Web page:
A Story In Which Nothing Happens

A Story In Which Nothing Happens

It is not a love story. In fact, it’s barely even a story. You get bored thinking about it on a regular basis and feel the tiniest bit of guilt in the pit of your stomach when someone asks you to retell it. It’s just bad. There’s no structure and there’s no real beginning and the middle is a clusterfuck and did The End actually happen already? and you’re still too emotionally involved to tell it well and you’re also trying too hard to pretend that you couldn’t care any less, so your delivery is awful and you stutter at certain points and you mix up words and this is exactly why you write things for a living because it’s so much easier to hide behind.

But what happens is this: you two meet. It’s entirely nondescript, but weirdly you wrote about it in your diary — the one from The Second Best Time In Your Life. You included his first and last name, which is something you really only reserve for people you’re worried you’re going to forget about because they’re just background characters. You were wrong this time. If anything, you’d secretly like to forget it all anyway. You’re a sore loser.

You remember the night well though. You still wear that black dress, but you broke those sandals the following summer when you traveled to Europe during your existential crisis. You are constantly doing stupid things to cover up how uncomfortable you are. He was and is the type of person who, when you first meet, you feel like you’ve been friends for a couple of years. Warm, good eye contact. He does not do small talk. So you can’t really remember why or how you became friends because you are always on high alert that new people are somehow going to ruin your life. It’s stupid, because you don’t really need help with that. Note: your self-awareness over this doesn’t make it any better.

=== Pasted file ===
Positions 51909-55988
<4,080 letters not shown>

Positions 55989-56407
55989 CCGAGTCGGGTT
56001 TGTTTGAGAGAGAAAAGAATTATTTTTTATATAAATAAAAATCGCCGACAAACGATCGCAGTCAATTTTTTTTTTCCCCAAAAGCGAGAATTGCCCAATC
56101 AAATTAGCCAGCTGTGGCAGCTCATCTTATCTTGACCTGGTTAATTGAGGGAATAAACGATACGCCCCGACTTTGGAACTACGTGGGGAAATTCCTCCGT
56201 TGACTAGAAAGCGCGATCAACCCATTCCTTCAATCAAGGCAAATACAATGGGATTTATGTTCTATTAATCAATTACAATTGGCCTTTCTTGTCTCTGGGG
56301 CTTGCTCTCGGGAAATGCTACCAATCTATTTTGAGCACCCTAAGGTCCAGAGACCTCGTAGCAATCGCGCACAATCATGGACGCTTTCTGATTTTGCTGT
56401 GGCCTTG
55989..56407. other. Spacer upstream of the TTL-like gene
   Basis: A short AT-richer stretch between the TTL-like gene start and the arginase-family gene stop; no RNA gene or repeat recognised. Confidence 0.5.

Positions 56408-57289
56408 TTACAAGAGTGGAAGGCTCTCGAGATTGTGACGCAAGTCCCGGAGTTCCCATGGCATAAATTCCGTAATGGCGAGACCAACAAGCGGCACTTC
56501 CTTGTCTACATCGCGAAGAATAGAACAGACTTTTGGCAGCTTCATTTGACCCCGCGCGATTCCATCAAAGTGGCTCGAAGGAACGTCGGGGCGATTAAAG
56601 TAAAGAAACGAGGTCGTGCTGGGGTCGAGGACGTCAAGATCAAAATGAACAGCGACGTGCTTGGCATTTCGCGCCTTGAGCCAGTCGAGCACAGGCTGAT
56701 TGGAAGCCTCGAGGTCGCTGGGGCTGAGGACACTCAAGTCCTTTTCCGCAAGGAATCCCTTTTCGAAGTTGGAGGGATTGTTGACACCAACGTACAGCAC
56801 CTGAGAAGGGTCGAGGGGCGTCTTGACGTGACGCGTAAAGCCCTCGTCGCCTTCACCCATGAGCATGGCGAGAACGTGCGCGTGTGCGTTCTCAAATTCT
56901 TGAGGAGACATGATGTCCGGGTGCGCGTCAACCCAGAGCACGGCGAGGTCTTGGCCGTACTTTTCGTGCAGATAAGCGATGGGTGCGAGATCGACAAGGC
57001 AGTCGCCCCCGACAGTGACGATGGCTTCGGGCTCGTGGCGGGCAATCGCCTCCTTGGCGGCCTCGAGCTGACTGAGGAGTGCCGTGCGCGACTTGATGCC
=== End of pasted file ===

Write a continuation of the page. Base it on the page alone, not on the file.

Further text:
Anyway, you think you connected with him on LinkedIn before any other form of social media, which is weird and funny and somewhat of a testament to how little of a fuck you used to give about everything.

The middle is blurry. This is an awful plot. And the pairing doesn’t make any sense — test audiences would hate you together. You’re a shitty protagonist. Nothing real happens. There’s really nobody to root for. Who cares? It’s bad writing. Your friends wince when you recite it — you use too much flowery language and someone asks you to stop moving your arms around so much and you start editing the more times you retell it. You want to seem like the Good Guy. You aren’t.

The ending is convoluted because you kept insisting that something needed to happen. You wanted to be the one to save the story. It’s the point in the plot where the protagonist is supposed to have a montage and a makeover or whatever and decides to turn their life around and then everything falls into place. But there’s no montage in this story — it’s dragged out for an unbearable length of time. People would walk out of the movie theater.

There are maybe three main endings and all three of them happened because, while he was certainly a main character in your story, you were definitely not one in his. You should’ve figured that out before writing it in the first place. Now, it’s just a bad story where nothing really happened. Thought Catalog Logo Mark


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